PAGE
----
The draft USAID Policy Framework provides opportunities to strengthen Program Cycle processes for greater inclusion and results. It’s time that we apply the lessons learned from 60+ years of development programming to deliver on localization. These lessons reflect:

  • Benefits of local involvement in strategy and activity design, implementation, and adaptation
  • Greater uptake and ownership through needs-based – rather than imposed – priorities
  • Asking rather than telling in order to elicit local knowledge and experience
  • The multiple non-financial dimensions of sustainability
  • Building methodological rigor, compliance, and accountability

In many cases, USAID and its partners are applying these lessons. However, as the draft Framework points out and some practices demonstrate, there is a need to be more “intentional” in using local knowledge to build upon existing capacity and achieve development outcomes. There is also a need for specific, practical approaches to implement the new policy.

The Program Cycle can help structure these approaches for Agency staff, Implementing Partners (IPs), host governments, the private sector, civil society, and the inter-agency. By optimizing Program Cycle processes – recasting them as opportunities rather than burdensome tasks – we can realize gains in localization and capacity development that have been on the development agenda for decades.

How did we get here?

The new Policy Framework is not the first time USAID has promoted localization, and it won’t be the last. From the “Relief to Development Continuum” to USAID Forward and the Local Systems Framework, to the Journey to Self-Reliance and the 2021 Local Capacity Development Policy, USAID has repeatedly elevated local ownership.

Global initiatives have also stressed localization in the following ways:

  • Supporting civil society groups as key development actors and constituencies for reform or devising new capacity development metrics in the 1990s,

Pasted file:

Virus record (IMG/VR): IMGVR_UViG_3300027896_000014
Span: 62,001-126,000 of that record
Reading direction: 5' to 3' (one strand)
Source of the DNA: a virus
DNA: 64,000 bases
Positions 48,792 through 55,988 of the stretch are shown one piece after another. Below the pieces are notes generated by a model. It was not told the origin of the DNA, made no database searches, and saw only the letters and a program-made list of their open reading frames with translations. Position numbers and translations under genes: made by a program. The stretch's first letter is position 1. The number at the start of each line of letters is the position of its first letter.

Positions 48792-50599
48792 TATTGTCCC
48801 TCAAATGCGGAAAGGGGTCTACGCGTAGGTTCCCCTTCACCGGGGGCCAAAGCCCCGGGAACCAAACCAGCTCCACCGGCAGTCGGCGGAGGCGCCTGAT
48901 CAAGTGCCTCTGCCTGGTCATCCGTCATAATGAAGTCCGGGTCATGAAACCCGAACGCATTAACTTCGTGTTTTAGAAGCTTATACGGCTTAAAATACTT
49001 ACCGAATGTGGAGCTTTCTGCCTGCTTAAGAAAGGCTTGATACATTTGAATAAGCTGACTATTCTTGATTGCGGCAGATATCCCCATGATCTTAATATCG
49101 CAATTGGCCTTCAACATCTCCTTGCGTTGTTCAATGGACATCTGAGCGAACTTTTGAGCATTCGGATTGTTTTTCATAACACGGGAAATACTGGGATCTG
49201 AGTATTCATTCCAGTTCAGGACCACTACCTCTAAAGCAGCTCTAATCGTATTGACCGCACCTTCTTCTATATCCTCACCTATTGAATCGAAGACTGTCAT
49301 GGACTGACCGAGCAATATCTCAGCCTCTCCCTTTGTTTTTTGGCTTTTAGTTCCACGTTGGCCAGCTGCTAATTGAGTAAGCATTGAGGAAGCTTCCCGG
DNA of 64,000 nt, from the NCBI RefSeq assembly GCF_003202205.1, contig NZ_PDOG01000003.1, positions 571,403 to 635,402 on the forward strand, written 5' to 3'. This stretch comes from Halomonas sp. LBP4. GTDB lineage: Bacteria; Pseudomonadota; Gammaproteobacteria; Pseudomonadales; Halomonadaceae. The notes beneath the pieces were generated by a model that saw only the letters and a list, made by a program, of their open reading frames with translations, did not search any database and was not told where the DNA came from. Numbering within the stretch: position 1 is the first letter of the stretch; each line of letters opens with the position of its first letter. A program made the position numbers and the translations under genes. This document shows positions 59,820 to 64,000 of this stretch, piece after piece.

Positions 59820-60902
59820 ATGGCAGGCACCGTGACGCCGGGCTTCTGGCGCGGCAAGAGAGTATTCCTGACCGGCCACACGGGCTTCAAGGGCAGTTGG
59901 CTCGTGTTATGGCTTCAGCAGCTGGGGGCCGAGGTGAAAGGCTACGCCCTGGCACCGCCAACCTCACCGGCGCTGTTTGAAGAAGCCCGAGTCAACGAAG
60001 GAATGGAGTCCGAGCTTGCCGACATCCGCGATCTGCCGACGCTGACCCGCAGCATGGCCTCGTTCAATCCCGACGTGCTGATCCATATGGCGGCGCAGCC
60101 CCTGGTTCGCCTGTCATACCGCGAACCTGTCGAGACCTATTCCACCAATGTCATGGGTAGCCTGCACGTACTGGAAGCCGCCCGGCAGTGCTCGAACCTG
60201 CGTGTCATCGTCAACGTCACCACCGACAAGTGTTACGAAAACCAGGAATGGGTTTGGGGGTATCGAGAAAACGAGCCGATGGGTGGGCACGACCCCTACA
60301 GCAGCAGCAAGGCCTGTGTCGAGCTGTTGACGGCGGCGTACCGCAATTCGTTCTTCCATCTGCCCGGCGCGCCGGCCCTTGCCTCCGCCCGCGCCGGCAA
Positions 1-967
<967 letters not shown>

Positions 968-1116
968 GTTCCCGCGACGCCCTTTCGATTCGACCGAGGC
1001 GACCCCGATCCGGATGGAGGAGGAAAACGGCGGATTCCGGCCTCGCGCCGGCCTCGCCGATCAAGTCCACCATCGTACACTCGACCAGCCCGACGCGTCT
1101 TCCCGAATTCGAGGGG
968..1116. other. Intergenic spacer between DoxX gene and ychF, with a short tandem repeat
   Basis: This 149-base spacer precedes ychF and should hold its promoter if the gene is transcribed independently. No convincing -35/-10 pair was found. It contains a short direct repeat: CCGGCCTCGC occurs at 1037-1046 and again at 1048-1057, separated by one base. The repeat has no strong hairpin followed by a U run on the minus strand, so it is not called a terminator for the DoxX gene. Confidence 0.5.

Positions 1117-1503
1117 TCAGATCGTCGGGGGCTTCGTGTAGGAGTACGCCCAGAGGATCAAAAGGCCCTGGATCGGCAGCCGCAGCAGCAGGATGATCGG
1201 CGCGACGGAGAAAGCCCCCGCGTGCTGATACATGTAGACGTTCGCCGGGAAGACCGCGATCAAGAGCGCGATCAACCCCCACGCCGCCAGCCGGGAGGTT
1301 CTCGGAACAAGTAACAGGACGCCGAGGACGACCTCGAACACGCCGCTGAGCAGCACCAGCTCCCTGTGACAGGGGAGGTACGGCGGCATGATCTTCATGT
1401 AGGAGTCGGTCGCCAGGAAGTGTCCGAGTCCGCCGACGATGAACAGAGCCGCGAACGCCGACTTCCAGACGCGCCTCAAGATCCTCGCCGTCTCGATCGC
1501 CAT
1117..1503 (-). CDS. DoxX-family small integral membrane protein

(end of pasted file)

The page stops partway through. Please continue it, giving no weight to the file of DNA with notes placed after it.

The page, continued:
• The Paris Declaration on Aid Effectiveness of 2005 that took “far-reaching and monitorable actions to reform the ways we deliver aid,”
  • The 2008 Accra Agenda for Action’s four un-realized priorities on ownership, inclusive partnerships, delivering results, and capacity development, and
  • The Millennium and Sustainable Development Goals of 2000 and 2015.

Given this history and stated commitment, how can we leverage Program Cycle processes to accelerate localization, capacity development, and accountability?

For starters, recall that an original Program Cycle principle was “Promote Sustainability through Local Ownership.” In practice, this should mean: Interrogate every point on the Program Cycle through business process analysis, and use stakeholder mapping to understand who’s involved—and how—and who is excluded.

Program cycle

Then, equipped with improved understanding, ask the following questions at every point on the Program Cycle:

  1. How can we engage more effectively with local stakeholders?
  2. What barriers inhibit local participation and how can we remove them?
  3. What capacity development activities can we integrate into this Program Cycle process to strengthen local partners’ technical capacity, internal operations, collaboration, and effectiveness in their local system?
  4. How are we capturing and documenting local knowledge and applying it to process improvement? For example, do we hold After Action Reviews (AARs) to capture what we learned about localization, capacity development, and risk mitigation? Do we involve local partners in these AARs to model transparency and benefit from their insights?

We will interrogate Program Cycle process-specific questions in Part 2 of this blog series.


Author: Elise W. Storck, Vice President and Senior Technical Advisor, Social Impact, Inc.

Photo by: USAID